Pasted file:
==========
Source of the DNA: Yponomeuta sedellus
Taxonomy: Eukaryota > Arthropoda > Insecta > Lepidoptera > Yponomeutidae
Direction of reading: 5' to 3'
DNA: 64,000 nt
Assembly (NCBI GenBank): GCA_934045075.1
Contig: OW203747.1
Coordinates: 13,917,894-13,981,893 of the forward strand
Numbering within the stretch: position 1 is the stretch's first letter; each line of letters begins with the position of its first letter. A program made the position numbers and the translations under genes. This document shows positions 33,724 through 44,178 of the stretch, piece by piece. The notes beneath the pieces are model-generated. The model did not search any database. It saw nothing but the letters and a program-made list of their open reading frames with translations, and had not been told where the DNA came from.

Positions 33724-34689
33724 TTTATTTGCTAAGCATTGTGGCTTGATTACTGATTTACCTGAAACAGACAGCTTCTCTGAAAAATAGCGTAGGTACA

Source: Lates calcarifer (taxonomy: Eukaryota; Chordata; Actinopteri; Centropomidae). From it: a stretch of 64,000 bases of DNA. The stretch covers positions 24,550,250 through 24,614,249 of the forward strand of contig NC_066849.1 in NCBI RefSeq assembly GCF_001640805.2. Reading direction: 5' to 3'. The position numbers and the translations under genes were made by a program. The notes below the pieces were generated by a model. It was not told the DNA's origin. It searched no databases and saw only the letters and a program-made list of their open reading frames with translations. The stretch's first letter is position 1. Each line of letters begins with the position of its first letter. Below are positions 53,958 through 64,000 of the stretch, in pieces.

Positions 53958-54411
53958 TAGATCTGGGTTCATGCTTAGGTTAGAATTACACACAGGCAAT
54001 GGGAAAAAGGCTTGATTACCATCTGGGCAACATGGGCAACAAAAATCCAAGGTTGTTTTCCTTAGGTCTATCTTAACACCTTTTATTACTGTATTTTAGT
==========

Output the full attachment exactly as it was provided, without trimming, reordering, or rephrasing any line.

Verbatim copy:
Source of the DNA: Yponomeuta sedellus
Taxonomy: Eukaryota > Arthropoda > Insecta > Lepidoptera > Yponomeutidae
Direction of reading: 5' to 3'
DNA: 64,000 nt
Assembly (NCBI GenBank): GCA_934045075.1
Contig: OW203747.1
Coordinates: 13,917,894-13,981,893 of the forward strand
Numbering within the stretch: position 1 is the stretch's first letter; each line of letters begins with the position of its first letter. A program made the position numbers and the translations under genes. This document shows positions 33,724 through 44,178 of the stretch, piece by piece. The notes beneath the pieces are model-generated. The model did not search any database. It saw nothing but the letters and a program-made list of their open reading frames with translations, and had not been told where the DNA came from.

Positions 33724-34689
33724 TTTATTTGCTAAGCATTGTGGCTTGATTACTGATTTACCTGAAACAGACAGCTTCTCTGAAAAATAGCGTAGGTACA

Source: Lates calcarifer (taxonomy: Eukaryota; Chordata; Actinopteri; Centropomidae). From it: a stretch of 64,000 bases of DNA. The stretch covers positions 24,550,250 through 24,614,249 of the forward strand of contig NC_066849.1 in NCBI RefSeq assembly GCF_001640805.2. Reading direction: 5' to 3'. The position numbers and the translations under genes were made by a program. The notes below the pieces were generated by a model. It was not told the DNA's origin. It searched no databases and saw only the letters and a program-made list of their open reading frames with translations. The stretch's first letter is position 1. Each line of letters begins with the position of its first letter. Below are positions 53,958 through 64,000 of the stretch, in pieces.

Positions 53958-54411
53958 TAGATCTGGGTTCATGCTTAGGTTAGAATTACACACAGGCAAT
54001 GGGAAAAAGGCTTGATTACCATCTGGGCAACATGGGCAACAAAAATCCAAGGTTGTTTTCCTTAGGTCTATCTTAACACCTTTTATTACTGTATTTTAGT